Title: Ptolemy’s Gate (2006)
Author: Jonathan Stroud
Genres: Fantasy, Young adult, Magic and Comedy
Release Date: 1st January 2006
Reviewed by: David
“Two thousand years have passed since Bartimaeus was at the height of his powers – invincible in battle and befriended by the great magician Ptolemy. Now, trapped on Earth and treated with disdain by his master, Nathaniel, Bartimaeus finds his energies are fading fast.
Meanwhile, undercover in London, the fugitive Kitty Jones has been stealthily completing her research on magic and demons. She hopes she can break the endless cycle of conflict between djinn and humans.
This extraordinary conclusion to the Bartimaeus Trilogy moves across the centuries and into unknown worlds. The destinies of Bartimaeus, Nathaniel and Kitty are entwined for a final time. Together, they must defeat treacherous magicians, uncover a chilling conspiracy and face the most dangerous threat in the history of magic. Worst of all, they must contend with each other…”
This installment in the Bartimaeus trilogy is set a few years after the first two books. The magician Nathaniel has risen meteorically through the ranks of government, albeit at the expense of his servant Bartimaeus. Meanwhile his old nemesis Kitty Jones attempts to learn more about the history of the magicians and demons and Bartimaeus in particular. However, dark events transpire that draw all three together for the tremendous finale of the trilogy!
This is far and away my favourite book in the Bartimaeus trilogy and unlike a lot of trilogies finishes as strongly as it began if not even stronger. Stroud again takes his approach from the second book The Golem’s Eye of having three main protagonists and intertwining their fates and plot lines together very elegantly. This creates an incredibly rich and deeply layered narrative, and Stroud’s ability to do this so successfully is part of what makes this series so enjoyable.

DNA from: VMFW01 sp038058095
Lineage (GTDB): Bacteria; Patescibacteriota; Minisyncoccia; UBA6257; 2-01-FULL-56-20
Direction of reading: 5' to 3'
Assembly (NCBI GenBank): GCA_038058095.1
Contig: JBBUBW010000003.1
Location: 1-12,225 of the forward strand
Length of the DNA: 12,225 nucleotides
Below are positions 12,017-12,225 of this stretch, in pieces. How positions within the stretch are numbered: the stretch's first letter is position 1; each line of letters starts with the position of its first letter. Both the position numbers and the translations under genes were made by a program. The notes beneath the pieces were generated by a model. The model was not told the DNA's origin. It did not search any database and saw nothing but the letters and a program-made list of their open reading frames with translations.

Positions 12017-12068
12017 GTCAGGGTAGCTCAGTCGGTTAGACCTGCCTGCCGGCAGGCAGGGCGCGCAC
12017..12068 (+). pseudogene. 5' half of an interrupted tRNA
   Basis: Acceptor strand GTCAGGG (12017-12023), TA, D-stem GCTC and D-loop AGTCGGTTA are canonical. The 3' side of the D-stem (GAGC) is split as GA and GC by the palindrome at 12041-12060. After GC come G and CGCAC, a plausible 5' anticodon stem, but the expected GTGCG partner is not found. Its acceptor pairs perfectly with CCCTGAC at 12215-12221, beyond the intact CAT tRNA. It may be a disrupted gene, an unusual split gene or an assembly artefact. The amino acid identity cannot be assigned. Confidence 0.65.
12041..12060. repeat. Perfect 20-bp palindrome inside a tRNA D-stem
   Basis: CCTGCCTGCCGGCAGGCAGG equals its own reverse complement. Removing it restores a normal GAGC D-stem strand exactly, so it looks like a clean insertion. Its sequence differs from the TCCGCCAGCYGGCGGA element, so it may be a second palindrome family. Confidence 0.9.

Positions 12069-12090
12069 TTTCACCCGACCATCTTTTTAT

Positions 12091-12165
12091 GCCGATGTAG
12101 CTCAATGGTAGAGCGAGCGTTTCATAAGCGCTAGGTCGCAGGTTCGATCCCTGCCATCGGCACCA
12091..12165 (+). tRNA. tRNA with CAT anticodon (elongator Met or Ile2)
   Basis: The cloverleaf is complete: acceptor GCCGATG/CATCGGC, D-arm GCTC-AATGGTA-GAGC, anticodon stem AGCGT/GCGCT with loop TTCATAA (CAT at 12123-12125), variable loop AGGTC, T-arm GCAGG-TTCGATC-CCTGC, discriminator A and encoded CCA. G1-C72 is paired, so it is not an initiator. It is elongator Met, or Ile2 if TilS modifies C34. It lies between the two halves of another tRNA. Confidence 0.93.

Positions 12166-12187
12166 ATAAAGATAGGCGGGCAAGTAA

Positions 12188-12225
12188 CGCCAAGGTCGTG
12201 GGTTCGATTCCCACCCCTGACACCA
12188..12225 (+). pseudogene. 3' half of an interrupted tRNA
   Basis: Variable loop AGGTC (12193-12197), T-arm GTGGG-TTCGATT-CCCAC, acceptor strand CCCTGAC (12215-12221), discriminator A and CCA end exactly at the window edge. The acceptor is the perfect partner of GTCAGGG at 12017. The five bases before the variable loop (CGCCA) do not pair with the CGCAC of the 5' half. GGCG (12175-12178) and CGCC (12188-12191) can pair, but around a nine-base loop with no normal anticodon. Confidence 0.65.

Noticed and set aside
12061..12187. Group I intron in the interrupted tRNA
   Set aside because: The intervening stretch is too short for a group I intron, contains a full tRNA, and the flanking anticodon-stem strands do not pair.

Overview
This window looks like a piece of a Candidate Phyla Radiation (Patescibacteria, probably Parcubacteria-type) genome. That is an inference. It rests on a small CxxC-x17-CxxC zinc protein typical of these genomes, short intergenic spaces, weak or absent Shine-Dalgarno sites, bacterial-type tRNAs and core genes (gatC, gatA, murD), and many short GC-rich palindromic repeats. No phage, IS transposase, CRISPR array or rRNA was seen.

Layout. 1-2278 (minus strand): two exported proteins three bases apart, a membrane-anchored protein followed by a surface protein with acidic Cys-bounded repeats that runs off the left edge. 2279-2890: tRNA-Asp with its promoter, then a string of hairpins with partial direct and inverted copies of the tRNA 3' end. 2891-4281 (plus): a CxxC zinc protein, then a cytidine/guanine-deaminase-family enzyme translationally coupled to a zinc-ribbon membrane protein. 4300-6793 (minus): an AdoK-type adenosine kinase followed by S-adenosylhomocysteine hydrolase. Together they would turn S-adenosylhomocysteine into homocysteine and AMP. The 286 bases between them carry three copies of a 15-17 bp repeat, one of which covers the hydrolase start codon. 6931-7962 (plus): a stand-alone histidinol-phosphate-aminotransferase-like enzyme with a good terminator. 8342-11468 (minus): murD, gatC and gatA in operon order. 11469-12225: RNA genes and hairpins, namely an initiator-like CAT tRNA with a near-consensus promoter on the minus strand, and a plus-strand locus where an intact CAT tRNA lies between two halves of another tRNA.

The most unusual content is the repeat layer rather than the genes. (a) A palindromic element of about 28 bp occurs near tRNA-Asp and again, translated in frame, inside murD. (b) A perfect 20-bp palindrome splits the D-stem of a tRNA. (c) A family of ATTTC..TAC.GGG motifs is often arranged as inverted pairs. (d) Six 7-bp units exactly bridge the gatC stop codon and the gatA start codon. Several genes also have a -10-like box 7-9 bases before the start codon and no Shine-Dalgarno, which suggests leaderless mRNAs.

All the other elements that made the first three books so good are all abundant in this book as well such as humour and the incredibly rich lore and world building. Stroud has perfected his skill in each area over the course of writing these books, as he builds upon the second instalment, which introduced much in the way of lore and world building, and he further expands the world, even giving us an idea of what the world of demons is like. The humour in all of this trilogy is excellent but I feel it is truly at it’s finest in this book, as all three of his protagonists now have a complex relationship which really allows the comedy to take on extra dimensions that were not present in the first two instalments.
However, that is not to say that Stroud cannot put a great deal of emotion into his characters. Although they bicker and squabble with one another this book really hits home just how much they have all come to care for and depend on one another over the course of the books, although they probably wouldn’t openly admit it! Nowhere is this more apparent than in the grand finale of this series. The plot of this series is incredible, spanning all three books but it is really all brought together in this final book into one cohesive story with no loose ends or rushed endings. It is apparent that Stroud carefully planned this from the first page of The Amulet of Samarkand to the last page of Ptolemy’s Gate. The ending is truly incredible and resolves the characters of Bartimaeus, Nathaniel and Kitty incredibly well. It is also an incredibly emotional ending to a fantastic series.
Overall, I cannot recommend this book and this entire trilogy enough. All three books are incredibly good reads that are suitable for any reader from child through to adult. This epic conclusion is the culmination of all the best aspects of the other two previous books and gives a fantastic series, the fantastic ending it deserves.
Find David’s reviews of the other instalments in this series here:
Be sure to check it out on Book Depository using our link here: Loisreadsbooks
Until next time,